Will MCA members decide KT polls

JAN 8 – Believe it or not, members of MCA may be the deciding factor in the Kuala Terengganu by-election.

Liew Chin Tong is the DAP MP for Bukit Bendera.

By now it is practically conventional wisdom that with Malay votes likely to be equally divided, the 8,700-Chinese voters who make up 11 per cent of the electorate are the 'kingmakers' in the upcoming polls.

Most significantly, we are talking about voters who have been affiliated to the Malaysian Chinese Association one way or another at some point in their life.

Most of these voters are concentrated in Bandar, one of the four state seats forming the vacant parliamentary seat. It is the only seat in Terengganu which MCA constantly contests in and constantly wins, excepting the 1999 election.

Over the years, in order to secure electoral victory for the MCA candidate for the Bandar seat, members of the party living in the outskirts of the state were encouraged to register as voters in the capital.

As a result, more than 3,000 Chinese voters registered to vote in the by-election on 17 January actually live outside of the boundary of the parliamentary constituency of Kuala Terengganu.

Some suggest that MCA members constitute as much as two thirds of the Chinese electorate in Kuala Terengganu.

But these figures do not paint as rosy a picture for the BN as one might think.

Like UMNO, MCA is a mass-based political party with a registered membership of more than a million. Many are merely members in name with very little involvement in the political processes.

Some may not even know that they are registered members of the party as the party's many crises over the last three decades drove warring factions to register members to boost their bargaining powers.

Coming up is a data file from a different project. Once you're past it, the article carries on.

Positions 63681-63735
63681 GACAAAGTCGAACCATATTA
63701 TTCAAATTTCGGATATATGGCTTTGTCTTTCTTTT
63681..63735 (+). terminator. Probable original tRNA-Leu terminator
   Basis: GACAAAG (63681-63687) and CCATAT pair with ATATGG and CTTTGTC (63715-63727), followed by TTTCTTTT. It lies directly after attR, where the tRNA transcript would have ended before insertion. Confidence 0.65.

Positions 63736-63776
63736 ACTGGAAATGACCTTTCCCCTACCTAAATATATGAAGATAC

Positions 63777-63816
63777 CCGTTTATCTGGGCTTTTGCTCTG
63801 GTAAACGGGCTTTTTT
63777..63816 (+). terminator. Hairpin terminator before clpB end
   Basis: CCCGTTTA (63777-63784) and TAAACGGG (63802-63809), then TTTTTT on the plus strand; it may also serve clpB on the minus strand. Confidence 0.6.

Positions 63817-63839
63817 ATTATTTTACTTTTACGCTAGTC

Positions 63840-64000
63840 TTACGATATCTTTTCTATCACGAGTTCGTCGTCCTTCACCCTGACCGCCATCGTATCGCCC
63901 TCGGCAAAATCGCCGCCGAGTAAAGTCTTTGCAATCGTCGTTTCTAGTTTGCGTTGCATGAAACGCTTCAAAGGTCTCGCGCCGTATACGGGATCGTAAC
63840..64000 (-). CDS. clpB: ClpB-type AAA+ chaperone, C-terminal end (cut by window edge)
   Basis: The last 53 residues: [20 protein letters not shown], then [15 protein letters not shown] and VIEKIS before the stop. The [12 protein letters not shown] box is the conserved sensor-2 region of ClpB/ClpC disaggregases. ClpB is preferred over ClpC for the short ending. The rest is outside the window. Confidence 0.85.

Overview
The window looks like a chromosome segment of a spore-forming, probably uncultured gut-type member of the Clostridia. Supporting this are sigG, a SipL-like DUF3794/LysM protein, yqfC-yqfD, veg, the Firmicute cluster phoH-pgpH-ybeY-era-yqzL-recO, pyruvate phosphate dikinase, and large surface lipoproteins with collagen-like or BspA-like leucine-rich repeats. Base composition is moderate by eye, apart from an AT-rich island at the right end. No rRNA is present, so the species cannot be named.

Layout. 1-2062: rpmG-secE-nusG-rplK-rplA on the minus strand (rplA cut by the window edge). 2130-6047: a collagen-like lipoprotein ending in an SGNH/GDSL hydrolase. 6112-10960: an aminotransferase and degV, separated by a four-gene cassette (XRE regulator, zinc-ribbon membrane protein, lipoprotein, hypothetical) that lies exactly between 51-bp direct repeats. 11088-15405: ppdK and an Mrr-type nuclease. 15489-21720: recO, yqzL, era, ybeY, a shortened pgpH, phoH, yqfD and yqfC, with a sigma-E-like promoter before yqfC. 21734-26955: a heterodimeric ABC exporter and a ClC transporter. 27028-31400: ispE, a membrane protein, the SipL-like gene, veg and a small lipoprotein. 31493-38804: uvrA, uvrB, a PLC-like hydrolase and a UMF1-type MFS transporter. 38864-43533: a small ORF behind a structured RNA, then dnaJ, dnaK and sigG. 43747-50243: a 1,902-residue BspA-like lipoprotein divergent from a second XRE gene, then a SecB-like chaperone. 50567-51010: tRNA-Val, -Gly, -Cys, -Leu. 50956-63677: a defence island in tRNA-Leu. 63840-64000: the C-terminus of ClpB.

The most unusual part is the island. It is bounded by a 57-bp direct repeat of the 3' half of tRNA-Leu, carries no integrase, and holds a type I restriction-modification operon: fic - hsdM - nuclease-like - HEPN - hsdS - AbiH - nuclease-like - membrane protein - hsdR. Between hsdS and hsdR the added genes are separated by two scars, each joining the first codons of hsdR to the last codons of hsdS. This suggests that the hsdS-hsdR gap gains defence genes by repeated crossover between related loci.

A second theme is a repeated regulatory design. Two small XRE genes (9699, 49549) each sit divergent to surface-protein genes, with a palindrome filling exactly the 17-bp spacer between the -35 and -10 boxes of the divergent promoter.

Nevertheless, during the March 8 election, the presence of a large membership of MCA probably did help the BN candidate win by a small margin.

By some estimates for that occasion, more than 60 per cent of Chinese voters supported the BN parliamentary candidate while slightly less than 80 per cent voted for BN's ethnic Chinese candidate for Bandar.

In other words, Chinese voters in Kuala Terengganu did not join the bandwagon of the peninsula-wide non-Malay revolt, aided by urban Malays, that fuelled the change of government in four states and denied the BN a two-thirds majority in Parliament.

The high concentration of former and current MCA members in the constituency means that BN potentially has easier access to Chinese voters compared to the PAS candidate; and the MCA's propaganda line, including the hudud controversy, will be magnified in Kuala Terengganu.

However, the new political milieu after March 8 has also resulted in an awakening of Malaysian voters that had not been seen before. Unlike previously, political issues are now discussed more publicly than ever.

MCA members, like most Malaysians, are deeply unhappy with the handling of the Ahmad Ismail controversy, the spate of ISA arrests in mid-September and the management of the economy.

There is a yearning for our own "Obama moment" that promises change towards a less corrupt and less racial polity.

Thus, potentially, there may be a swing among Chinese voters in favour of the PAS candidate, based on the reformist platform.

Packaged as an attempt to "teach UMNO a lesson", it is an attractive proposition that even hardcore MCA members are prepared to consider, especially in a mere by-election where there is no danger of a change of government.

This explains why MCA President Dato' Seri Ong Tee Keat has been quick to dismiss the talk that Chinese voters are the "kingmakers". He said it is essentially a fight for Malay hearts and minds.

Everything else being equal, a swing of ten to 15 per cent of Chinese votes is enough to deliver PAS the Kuala Terengganu seat.

More importantly, any such swing is a testimony to the disillusionment of MCA members with the party and, ultimately, the Barisan Nasional model.